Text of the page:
And kids can’t earn it. They can’t do anything to contribute. We can’t earn God’s love. We can’t earn his salvation. The kids can’t contribute to their family in a tangible way. We can’t contribute anything to God’s kingdom in any tangible way. Those with simple faith in Christ and those who depend completely and solely on Christ the way that children depend completely and solely on their parents, only those will enter the kingdom of Heaven. Those whose faith is partial and who try to earn to love and respect of God will not enter the kingdom.

After this, we see that a man comes up to Jesus. A man whom the Bible describes as a rich, young ruler. This was a seemingly good man. He was absolutely a good moral outward man. He was focused on the right things. He was asking good questions.

He was wondering about the life after this one. He knew there was more to it than just simple obedience. For him, the treasures of this world did not satisfy as he expected them to.

He has heard about Jesus of Nazareth, this amazing teacher, full of wisdom, dispensing miracles, healings and answers. And so, he approaches him with deference and respect, calls him Good Teacher and Asks him, “What must I do to inherit eternal life?”

For me, the two most telling words in that question are I and inherit. Those two words tell us what the young man believed. From that, we see two things that the young man thought he knew.

First, the kingdom of God, eternal life is inherited, not merited. And he was right about this. And second, that there was something that he had to do in order to inherit eternal life. On that note he was wrong.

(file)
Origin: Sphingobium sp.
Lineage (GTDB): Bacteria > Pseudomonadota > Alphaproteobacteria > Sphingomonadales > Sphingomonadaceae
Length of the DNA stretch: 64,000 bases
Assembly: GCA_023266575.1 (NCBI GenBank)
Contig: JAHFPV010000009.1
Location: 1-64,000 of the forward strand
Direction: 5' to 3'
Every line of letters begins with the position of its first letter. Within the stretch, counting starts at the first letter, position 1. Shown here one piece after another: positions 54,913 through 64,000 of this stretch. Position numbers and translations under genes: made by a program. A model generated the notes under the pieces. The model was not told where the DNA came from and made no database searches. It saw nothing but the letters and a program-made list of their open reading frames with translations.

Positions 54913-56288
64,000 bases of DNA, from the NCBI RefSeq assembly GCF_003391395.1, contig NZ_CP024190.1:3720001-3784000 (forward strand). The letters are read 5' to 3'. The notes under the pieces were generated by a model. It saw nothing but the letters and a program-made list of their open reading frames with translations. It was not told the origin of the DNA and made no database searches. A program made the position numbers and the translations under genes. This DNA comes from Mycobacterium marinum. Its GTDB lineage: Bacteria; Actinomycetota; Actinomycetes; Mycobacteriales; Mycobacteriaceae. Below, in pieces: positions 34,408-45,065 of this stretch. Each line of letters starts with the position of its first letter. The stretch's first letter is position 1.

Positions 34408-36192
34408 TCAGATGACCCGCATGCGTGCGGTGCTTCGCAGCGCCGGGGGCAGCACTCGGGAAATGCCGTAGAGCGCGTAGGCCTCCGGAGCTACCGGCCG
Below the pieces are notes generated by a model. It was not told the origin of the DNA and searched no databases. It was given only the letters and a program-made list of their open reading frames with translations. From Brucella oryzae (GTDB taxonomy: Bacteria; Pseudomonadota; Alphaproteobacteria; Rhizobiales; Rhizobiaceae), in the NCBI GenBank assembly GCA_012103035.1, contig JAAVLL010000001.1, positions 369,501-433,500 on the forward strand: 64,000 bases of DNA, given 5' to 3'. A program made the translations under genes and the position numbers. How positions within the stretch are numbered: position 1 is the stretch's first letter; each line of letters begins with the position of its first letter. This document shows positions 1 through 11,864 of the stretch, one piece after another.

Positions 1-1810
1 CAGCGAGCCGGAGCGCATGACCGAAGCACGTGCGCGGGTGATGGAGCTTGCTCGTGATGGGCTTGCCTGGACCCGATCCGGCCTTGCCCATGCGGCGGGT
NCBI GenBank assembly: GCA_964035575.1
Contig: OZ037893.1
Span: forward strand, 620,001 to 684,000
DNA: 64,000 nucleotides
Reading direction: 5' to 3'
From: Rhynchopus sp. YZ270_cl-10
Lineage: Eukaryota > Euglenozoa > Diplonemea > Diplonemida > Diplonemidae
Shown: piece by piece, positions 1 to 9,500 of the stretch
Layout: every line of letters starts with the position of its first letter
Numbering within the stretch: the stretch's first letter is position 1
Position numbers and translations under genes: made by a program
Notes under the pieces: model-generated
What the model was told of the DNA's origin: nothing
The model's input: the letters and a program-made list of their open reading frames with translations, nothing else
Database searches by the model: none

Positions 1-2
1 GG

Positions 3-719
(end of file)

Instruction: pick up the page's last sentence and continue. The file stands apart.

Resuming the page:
Now, from the outside, you might see these as two contradictory views and beliefs, and you would be right. But you must remember and hopefully recognize that often in our lives there is a disconnect between a correct biblical, intellectual theology and a poor, practical, real-life theology.

We saw this from the Pharisee last week, as he prayed, “Thank you, God, that I am so good.” That intellectual affirmation that God is the reason and the cause of all good things, yet he practically takes the credit for his goodness.

There is a different attitude between the Pharisee and the rich young, and that is important. However, it’s the same disconnect between head knowledge and practical living.

 

So, this man asks Jesus this question and Jesus will respond to him, but not at all the way he expects. He starts by challenging and dismantling his mindset. If you are going to use words, make sure you use them correctly.

The rich young man did not see Jesus as God, as the Messiah. He saw Jesus as a good, wise man. Jesus says, why do you call me good? Only God is good. In this, Jesus is denying that He himself is God. Instead, he is telling the rich young man that he needs to recognize that yes, he is indeed a good teacher, but it doesn’t end there. He can not be only a good teacher. But if he is a good teacher and the only one who is good is God, then first, recognize Jesus as God. Make sure that you are giving God the credit that he is due.

Now that that is out of the way, Jesus tells him, you know all the laws, you know the moral commands that God has given down. You know what you are supposed to do and what you are supposed to obey.

The man says, yup. Been there, done that. Ever since I was a kid, I obeyed God, I did all that I was supposed to. He says all his life he has kept the commands. He has followed the law. He has done good. He has earned the rewards he has been given. He is thinking, basically saying, what am I missing? There has to be something more.

Jesus doesn’t even address that point. We all know that this young man didn’t keep the law as well as he thought he did. And even if he did, Jesus makes it clear in the Sermon on the Mount that it is not just our outward moral behavior. But if we lust in our hearts or we murder someone in our hearts, then it’s the same as acting on it.

Jesus doesn’t deal with that issue, not because its not true. But because tis not relevant to his point here. Nothing everything that is true, not everything that can be said, always needs to be said.